The PBS serises, The Abolitionists, is about 5 American anti-slavery activists: Angelina Grimke, William Lloyd Garrison, Frederick Douglas, John Brown, and Harriet Beecher Stowe. The series includes two of my Top 10 Greatest Americans
Who is my greatest American of all time? William Lloyd Garrison
William Lloyd Garrison was born to a poor family in 1805. As a young man he met Benjamin Lundy who published a newspaper called, the “Genius of Universal Emancipation” and was almost single-handedly speaking out against slavery. Garrison began to work with Lundy and caught a heart-felt vision for liberty and justice for all Americans. He began to work passionately and tirelessly for freedom for the slaves which was a very unpopular cause at the time, even in the North. He insisted on immediate emancipation.
Garrison and a few others founded the Anti-Slavery Society which gradually grew to have a wide influence. In 1831 he began to publish the “Liberator”, a weekly anti-slavery newspaper which at great financial sacrifice, he published until all the slaves were freed in 1865.
This caused Garrison to be hated across American. He was almost killed by a pro-slavery mob in his home town of Boston. Almost every day he received letters containing threats of violence against him. The state of Georgia even put a $5000 price on his head.
Garrison, through his non-religious Christian faith, held to his view of non-violent resistance. He believed in using persuasion (which he called “moral suasion”) rather than violence. He saw slavery for the terrible crime that it was and boldly spoke out against it no matter what it cost him personally. With fiery words, a prophets passion, and a hero’s courage he forced the country to face it’s most crucial moral issue — the act of forcibly holding three million men, women, and children in life-long servitude, bondage, and degradation while hypocritically proclaiming human freedom.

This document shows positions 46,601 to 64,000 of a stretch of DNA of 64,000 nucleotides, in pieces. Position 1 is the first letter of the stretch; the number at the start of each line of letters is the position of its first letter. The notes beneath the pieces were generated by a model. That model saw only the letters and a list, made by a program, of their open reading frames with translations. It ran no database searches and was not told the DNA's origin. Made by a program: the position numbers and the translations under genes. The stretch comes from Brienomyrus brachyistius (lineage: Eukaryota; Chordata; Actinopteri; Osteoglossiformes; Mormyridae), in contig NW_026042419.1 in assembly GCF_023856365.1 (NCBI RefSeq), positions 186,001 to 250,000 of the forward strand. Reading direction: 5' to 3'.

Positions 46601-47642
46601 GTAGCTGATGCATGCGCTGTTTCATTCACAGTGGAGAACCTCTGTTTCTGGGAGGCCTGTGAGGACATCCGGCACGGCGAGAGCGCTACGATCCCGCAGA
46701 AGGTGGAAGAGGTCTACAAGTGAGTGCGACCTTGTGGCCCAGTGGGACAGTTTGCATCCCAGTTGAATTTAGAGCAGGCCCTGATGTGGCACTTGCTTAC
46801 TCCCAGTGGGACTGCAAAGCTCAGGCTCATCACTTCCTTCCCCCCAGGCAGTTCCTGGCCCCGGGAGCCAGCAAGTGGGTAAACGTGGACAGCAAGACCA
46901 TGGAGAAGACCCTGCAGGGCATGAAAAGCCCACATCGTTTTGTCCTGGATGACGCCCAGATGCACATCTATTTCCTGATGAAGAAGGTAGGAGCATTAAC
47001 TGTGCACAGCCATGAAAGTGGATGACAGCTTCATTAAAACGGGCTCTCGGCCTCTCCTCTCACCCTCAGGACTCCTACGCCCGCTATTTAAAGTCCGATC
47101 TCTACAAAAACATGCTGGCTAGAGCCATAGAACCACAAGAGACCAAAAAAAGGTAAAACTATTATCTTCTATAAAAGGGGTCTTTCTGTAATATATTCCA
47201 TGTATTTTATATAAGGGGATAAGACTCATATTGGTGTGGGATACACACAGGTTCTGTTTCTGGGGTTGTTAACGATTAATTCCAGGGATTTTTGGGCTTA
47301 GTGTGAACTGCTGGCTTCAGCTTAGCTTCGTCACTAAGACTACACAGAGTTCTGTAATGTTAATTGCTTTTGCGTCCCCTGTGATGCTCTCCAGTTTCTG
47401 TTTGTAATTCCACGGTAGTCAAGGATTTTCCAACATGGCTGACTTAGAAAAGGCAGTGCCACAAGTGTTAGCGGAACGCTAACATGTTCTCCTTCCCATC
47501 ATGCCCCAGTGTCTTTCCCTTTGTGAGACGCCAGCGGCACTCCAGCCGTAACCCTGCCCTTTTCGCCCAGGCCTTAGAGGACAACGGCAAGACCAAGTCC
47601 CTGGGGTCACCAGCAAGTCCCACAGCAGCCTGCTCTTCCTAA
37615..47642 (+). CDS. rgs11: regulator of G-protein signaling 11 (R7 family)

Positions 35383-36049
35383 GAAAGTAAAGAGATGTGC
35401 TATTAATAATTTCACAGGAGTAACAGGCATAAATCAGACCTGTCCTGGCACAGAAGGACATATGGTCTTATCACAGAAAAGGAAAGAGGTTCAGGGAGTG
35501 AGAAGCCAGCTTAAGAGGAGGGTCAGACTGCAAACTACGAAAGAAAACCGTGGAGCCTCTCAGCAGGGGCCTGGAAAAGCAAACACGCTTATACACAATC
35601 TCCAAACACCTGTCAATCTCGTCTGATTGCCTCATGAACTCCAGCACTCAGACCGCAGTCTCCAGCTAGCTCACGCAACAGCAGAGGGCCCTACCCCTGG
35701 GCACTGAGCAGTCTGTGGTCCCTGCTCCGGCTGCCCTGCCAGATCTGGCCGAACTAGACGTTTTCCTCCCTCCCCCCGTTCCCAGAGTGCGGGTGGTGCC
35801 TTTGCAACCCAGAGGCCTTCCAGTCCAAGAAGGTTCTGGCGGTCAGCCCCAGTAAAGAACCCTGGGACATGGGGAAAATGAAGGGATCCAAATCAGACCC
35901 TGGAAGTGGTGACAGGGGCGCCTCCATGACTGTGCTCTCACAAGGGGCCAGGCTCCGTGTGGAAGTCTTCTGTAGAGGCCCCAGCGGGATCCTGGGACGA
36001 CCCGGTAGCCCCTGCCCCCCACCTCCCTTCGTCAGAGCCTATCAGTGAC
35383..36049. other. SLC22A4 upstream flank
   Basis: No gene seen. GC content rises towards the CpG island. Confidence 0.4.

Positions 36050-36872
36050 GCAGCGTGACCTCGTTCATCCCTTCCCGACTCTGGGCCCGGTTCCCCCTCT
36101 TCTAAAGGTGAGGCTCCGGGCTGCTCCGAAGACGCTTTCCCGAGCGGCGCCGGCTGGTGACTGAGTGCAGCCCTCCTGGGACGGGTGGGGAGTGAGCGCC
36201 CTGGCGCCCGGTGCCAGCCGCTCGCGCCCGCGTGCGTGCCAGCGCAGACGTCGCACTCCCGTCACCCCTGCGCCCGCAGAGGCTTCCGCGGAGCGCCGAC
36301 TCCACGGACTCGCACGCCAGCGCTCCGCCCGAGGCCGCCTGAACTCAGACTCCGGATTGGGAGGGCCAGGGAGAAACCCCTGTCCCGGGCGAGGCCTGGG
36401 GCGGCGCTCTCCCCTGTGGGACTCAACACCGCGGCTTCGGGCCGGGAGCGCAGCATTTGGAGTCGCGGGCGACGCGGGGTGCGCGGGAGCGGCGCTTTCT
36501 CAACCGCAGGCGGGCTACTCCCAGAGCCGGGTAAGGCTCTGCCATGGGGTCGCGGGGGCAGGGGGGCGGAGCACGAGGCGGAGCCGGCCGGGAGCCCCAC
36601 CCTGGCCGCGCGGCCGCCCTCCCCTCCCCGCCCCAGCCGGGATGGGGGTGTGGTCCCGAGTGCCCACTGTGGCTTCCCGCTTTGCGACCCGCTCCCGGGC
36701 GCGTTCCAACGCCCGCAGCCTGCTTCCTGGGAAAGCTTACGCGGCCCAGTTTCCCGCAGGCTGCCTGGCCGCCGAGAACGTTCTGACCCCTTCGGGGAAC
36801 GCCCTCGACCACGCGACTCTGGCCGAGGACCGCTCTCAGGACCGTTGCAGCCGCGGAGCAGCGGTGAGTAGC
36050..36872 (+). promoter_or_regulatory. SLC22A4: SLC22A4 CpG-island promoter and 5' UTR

The greatest American has been mostly brushed aside by historians or pictured as a crazy radical. His greatness for the most part has been missed by American historians. But Russian novelist, Leo Tolstoy, was strongly influenced by Garrison’s non-violent direct action and wrote about it in his book, “The Kingdom of God”.
An Indian man name Gandhi read Tolstoy’s work and adopted Garrison’s non-violent direct action using it to free the nation of India from British control. A Southern American pastor, Martin Luther King, Jr., went to India to visit Mahatma Gandhi and adopted non-violent direct action as the cornerstone for the American Civil Rights Movement.
William Lloyd Garrison is my hero. Oh that we had more people like him today. A wonderful biography of Garrison is: “All on Fire” by Henry Mayer.